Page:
Dr. German that he (Dr. Ford) thought it unlikely that Mr.
Dobkin had ever had bladder cancer because he still had his
bladder.
Some time later, Dr. German wrote in the margin of the memo that
Dr. Ford informed her "that it was not clear what type of cancer Mr.
Dobkin had since he still had his bladder." The district judge found
that the statement was conditionally privileged because Ms. Fox was
conducting an investigation of Mr. Dobkin and Dr. German made the
statement in response to questioning from Ms. Fox. The district judge
also found that Dobkin failed to set forth specific facts indicating Dr.
German acted with actual malice. Therefore, the district judge granted
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summary judgment for Dr. German on Dobkin's claim for defamation. We agree that Dobkin failed to provide or point to evidence sufficient to create a factual issue regarding either conditional privilege
or actual malice and, therefore, we find summary judgment on that
claim to have been appropriate.
Next, Dobkin contends that Ms. Fishbein's statements to David
Frulla, former counsel for Dobkin, that he and his firm had "a legal
duty to warn any person, including Dr. German and myself, if any
contact with your client leads to a reasonable belief that he is inclined
to commit a violent act against that person" was defamatory. Dobkin
further claims that Ms. Fishbein's statement to her son, Rand Fishbein, expressly or impliedly stated that Dobkin was dangerous. She
allegedly misinformed her son that Dobkin had attended two of the
universities where the Unabomber struck. The district court held that
the letter to Dobkin's attorney contained the subjective impressions
of Ms. Fishbein and her clients. Generally, to be actionable a statement must contain or imply a statement of provable false fact. See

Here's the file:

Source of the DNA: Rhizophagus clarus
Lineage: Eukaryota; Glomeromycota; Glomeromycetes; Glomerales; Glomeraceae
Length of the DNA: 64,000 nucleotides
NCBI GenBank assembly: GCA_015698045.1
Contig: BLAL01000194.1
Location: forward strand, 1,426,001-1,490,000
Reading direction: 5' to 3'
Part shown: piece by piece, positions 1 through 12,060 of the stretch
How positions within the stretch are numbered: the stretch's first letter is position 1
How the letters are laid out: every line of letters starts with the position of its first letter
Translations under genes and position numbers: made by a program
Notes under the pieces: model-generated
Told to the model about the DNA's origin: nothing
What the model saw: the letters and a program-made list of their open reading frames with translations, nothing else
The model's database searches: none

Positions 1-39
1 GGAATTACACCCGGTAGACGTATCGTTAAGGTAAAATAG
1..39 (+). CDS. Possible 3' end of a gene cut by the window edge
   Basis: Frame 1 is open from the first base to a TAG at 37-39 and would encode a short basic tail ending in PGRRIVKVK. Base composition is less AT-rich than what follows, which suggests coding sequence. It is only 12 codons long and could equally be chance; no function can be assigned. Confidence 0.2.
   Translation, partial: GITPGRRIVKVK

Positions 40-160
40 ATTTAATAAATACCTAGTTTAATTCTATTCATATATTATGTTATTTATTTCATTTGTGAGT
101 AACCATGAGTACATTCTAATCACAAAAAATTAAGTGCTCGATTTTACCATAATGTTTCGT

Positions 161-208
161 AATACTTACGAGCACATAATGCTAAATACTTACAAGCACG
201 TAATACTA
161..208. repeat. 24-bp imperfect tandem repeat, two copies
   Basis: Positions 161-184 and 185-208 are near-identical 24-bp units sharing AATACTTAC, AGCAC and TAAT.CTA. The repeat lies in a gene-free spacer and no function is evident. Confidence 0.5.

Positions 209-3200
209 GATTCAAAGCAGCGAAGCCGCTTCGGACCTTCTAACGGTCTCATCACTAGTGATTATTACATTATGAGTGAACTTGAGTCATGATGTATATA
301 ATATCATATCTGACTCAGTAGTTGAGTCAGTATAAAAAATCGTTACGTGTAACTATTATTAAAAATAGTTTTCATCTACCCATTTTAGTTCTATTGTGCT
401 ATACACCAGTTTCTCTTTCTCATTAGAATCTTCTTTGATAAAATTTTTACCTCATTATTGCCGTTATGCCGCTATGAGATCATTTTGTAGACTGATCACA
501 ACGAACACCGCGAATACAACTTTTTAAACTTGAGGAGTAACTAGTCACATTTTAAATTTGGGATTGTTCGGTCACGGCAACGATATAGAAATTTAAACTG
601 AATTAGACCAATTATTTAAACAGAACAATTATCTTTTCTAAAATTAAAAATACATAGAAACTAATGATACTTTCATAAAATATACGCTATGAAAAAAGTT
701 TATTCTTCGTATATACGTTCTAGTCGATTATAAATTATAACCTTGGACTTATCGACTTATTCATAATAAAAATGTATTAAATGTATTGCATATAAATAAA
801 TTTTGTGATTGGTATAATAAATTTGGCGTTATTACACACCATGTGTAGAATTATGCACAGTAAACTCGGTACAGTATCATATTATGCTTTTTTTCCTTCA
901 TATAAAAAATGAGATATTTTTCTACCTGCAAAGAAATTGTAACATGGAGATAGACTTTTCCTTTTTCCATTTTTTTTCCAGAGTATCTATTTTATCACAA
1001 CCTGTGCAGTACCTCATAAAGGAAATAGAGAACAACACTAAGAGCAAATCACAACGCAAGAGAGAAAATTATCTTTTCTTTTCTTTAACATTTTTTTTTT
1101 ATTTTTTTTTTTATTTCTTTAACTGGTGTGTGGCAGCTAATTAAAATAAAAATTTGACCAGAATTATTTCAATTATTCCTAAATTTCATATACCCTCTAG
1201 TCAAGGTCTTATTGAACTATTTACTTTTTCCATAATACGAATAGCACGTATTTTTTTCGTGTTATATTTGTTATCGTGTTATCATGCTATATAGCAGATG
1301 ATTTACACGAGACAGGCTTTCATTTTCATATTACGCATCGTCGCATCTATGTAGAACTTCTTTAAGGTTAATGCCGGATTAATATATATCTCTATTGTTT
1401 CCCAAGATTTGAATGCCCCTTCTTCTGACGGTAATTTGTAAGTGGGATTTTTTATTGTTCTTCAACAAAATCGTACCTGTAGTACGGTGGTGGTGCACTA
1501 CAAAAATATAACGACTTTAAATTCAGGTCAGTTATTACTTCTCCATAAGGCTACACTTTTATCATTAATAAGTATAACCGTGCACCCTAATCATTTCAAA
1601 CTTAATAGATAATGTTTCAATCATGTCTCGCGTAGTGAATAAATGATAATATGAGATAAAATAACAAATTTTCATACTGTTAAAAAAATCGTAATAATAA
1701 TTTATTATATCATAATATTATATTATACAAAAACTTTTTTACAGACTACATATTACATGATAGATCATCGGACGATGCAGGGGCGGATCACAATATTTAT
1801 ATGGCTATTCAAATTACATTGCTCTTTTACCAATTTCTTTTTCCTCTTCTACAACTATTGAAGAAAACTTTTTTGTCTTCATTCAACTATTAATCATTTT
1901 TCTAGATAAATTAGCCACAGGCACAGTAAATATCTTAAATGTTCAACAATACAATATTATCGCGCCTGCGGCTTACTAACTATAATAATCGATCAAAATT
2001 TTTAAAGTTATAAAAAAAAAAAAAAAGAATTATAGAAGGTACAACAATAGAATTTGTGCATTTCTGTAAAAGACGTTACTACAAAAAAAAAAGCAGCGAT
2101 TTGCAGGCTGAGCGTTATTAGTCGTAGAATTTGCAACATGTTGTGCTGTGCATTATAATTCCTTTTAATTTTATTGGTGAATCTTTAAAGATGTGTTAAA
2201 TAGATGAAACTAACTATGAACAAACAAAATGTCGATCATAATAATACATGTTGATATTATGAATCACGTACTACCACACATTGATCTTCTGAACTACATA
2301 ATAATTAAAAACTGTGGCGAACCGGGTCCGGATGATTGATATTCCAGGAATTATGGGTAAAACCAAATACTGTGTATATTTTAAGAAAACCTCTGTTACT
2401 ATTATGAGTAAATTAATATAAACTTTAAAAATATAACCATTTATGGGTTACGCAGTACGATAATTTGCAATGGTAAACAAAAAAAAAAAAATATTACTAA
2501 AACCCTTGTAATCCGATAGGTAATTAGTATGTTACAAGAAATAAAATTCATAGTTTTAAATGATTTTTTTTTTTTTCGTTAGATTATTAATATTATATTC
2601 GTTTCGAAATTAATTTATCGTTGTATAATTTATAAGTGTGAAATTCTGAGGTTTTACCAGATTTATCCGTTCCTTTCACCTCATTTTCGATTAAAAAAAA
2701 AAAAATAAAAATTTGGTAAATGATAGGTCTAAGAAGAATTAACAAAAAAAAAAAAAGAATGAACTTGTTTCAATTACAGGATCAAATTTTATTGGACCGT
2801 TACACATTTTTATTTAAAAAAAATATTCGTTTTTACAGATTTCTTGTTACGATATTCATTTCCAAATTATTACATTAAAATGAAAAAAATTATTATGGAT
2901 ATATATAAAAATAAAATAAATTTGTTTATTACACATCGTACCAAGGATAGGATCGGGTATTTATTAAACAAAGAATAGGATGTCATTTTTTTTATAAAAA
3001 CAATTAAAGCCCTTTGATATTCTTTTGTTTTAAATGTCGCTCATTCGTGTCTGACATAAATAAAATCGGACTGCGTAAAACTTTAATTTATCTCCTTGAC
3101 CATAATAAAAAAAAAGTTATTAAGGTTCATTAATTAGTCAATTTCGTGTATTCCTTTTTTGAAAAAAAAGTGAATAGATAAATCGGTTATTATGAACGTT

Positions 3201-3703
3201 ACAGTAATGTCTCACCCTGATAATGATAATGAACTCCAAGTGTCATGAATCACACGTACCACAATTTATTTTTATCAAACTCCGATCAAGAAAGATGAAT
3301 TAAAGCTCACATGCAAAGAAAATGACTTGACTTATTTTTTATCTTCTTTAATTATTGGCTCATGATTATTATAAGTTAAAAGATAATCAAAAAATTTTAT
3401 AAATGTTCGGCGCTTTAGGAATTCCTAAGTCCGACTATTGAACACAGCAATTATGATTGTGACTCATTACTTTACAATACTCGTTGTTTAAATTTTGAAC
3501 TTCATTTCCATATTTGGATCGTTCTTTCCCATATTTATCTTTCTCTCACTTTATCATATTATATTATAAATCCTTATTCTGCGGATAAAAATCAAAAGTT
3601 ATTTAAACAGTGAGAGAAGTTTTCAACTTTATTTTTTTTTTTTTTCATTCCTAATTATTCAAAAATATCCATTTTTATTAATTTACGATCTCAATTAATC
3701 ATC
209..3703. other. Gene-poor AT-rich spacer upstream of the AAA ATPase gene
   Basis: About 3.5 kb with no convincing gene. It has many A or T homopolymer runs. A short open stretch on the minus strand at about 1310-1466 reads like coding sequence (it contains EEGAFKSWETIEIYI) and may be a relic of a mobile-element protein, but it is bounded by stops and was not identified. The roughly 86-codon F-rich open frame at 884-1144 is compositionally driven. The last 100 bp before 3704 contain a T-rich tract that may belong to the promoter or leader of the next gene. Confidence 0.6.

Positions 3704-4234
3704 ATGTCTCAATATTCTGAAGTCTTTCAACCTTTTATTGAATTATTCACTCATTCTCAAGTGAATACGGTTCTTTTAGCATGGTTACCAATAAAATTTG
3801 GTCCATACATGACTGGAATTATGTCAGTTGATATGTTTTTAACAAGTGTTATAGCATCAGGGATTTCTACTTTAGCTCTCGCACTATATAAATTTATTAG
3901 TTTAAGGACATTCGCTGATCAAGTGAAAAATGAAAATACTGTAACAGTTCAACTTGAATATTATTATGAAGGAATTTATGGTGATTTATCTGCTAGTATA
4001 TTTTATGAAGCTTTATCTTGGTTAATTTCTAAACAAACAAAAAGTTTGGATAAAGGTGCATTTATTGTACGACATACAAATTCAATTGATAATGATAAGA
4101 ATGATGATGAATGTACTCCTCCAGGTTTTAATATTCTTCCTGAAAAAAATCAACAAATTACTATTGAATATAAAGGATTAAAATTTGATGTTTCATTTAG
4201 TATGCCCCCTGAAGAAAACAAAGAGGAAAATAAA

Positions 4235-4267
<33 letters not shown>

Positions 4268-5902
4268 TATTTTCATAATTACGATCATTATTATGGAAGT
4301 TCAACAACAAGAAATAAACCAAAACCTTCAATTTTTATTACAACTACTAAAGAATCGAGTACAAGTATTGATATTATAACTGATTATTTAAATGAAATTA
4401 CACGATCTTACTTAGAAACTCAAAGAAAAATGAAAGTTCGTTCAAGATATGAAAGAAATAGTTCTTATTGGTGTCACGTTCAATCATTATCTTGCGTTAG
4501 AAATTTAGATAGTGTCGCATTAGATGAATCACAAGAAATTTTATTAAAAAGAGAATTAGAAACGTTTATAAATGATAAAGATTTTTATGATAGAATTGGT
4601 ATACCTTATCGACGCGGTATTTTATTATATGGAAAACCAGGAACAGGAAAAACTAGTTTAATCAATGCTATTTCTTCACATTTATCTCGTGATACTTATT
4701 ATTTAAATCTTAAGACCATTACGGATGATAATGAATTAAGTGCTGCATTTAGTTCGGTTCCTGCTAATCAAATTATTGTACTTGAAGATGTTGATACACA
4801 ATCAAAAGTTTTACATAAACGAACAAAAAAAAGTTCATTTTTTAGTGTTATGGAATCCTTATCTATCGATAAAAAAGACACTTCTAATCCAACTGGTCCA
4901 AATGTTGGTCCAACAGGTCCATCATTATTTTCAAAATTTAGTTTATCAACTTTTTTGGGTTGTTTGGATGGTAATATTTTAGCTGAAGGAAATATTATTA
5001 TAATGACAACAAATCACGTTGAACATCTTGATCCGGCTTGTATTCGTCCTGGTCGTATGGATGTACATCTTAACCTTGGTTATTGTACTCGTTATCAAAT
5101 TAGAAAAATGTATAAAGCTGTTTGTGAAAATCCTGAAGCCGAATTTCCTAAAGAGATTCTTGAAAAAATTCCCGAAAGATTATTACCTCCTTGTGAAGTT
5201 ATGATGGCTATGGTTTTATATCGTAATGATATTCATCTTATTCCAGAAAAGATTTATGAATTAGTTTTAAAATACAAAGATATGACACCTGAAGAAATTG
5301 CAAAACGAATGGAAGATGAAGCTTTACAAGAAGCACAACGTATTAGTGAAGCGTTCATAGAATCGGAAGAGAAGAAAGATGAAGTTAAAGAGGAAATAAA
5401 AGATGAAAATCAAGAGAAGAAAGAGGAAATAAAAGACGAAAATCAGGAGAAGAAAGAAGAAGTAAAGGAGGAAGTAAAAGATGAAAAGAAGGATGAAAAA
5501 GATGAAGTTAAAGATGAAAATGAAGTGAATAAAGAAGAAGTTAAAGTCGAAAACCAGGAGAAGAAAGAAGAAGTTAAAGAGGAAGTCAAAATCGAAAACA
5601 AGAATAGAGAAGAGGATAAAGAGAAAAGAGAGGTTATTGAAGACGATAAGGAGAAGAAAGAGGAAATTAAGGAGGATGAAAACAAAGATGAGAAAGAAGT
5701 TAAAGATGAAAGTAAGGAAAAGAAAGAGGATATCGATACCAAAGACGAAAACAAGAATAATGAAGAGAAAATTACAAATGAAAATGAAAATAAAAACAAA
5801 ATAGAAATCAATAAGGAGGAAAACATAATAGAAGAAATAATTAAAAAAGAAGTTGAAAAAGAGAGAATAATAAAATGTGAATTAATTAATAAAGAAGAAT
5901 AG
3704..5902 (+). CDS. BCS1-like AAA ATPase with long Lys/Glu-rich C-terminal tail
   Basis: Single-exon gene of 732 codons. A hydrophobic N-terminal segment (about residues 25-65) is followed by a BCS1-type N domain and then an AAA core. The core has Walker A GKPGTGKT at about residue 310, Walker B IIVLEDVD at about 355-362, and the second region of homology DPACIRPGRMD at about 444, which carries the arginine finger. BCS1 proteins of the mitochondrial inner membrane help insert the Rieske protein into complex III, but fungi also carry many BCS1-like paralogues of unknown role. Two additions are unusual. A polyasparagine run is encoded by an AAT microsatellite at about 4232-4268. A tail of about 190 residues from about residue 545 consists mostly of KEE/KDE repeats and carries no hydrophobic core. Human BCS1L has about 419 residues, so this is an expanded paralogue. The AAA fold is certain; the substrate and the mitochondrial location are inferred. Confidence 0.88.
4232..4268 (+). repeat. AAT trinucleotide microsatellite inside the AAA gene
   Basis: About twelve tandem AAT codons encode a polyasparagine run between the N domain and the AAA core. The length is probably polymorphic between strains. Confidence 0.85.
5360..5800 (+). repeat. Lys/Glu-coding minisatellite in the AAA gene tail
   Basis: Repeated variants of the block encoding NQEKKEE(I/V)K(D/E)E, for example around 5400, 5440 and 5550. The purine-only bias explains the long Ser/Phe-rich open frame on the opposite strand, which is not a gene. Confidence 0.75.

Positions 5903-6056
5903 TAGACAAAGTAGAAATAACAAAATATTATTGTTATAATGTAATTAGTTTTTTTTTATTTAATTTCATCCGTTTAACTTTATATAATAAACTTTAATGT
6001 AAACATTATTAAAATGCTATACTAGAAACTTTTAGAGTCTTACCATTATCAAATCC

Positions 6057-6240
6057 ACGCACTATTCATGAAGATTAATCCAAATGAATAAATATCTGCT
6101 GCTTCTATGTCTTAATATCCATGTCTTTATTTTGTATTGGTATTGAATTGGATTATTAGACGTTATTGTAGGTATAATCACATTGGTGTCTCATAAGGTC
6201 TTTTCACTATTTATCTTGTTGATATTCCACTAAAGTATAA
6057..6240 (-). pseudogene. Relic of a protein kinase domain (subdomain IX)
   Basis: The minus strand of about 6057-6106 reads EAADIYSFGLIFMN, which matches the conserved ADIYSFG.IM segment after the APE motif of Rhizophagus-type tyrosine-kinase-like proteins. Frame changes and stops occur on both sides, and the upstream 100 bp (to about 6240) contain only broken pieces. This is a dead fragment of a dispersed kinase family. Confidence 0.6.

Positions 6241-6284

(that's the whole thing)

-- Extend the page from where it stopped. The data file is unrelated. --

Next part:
e.g., Chapin v. Knight-Ridder, Inc., 993 F.2d 1087, 1093 (4th Cir.
1993) (stating that "[t]hough opinion per se is not immune from a suit
for libel, a statement is not actionable unless it asserts a provably false
fact or factual connotation"). The district judge found the letter could
not reasonably be interpreted as stating actual facts about Dobkin. As
for the statement to her son, the district judge found that the statement
about Dobkin attending two of the universities where the Unabomber
struck was substantially accurate, therefore, no legal harm was done.
See AIDS Counseling & Testing Ctrs. v. Group W Television, Inc.,
903 F.2d 1000, 1004 (4th Cir. 1990) (noting that"[i]f the gist or
`sting' of a statement is substantially true,`minor inaccuracies will
not give rise to a defamation claim'"). Again, we agree with the analysis of the district court.
Dobkin next argues that he did state an actionable false light invasion of privacy claim. To state an actionable false light claim, a plaintiff must show: (1) publicity in a false light which a reasonable person
would find highly offensive and (2) that the actor had knowledge of
or acted in reckless disregard as to the falsity of the publicized matter
placing plaintiff in a false light. See, Restatement (Second) of Torts
652E; Bagwell v. Peninsula Reg'l Med. Ctr., 665 A.2d 297 (Md.
App. 1995), cert. denied, 669 A.2d 1360 (Md. 1996). As with a defa9

mation claim, qualified privileges preclude a false light claim absent


a showing of actual malice. See Harnish v. Herald-Mail Co., 286
A.2d 146 (Md. 1972); Restatement (Second) of Torts 652G, comment (a). The district court held that, for the same reasons that Dobkin's defamation claims failed, Dobkin's false light claims failed. See
AIDS Counseling & Testing Ctrs., 903 F.2d at 1004 n.1 (citing
Phillips v. Washington Magazine, Inc., 58 Md. App. 30, 36 n.1, 472
A.2d 98, 101, cert. denied, 300 Md. 89, 475 A.2d 1201 (1984) and
stating that the same considerations and legal standards apply to defamation actions and invasions of privacy actions). Additionally, the
district court held that Dobkin failed to proffer any evidence demonstrating widespread dissemination as required to state a false light
invasion of privacy claim.
As to the contract claim, the district court found that Dobkin did
not put forth any evidence raising a genuine issue of fact concerning
an express or implied contract with JHU to award Dobkin a M.P.H.
degree. We agree with the district court's reasoning on the false light
claim and its finding on the contract claim.
B. Fishbein v. Dobkin (Appeal No. 96-1716)
In this case, Dobkin's motion for summary judgment was denied
in part and the case went to trial. The Dobkins contend that the trial
judge erred by: (1) not instructing the jury that all of the letters were
petitions to the government for redress of their grievances which
would be conditionally privileged under the Petition Clause of the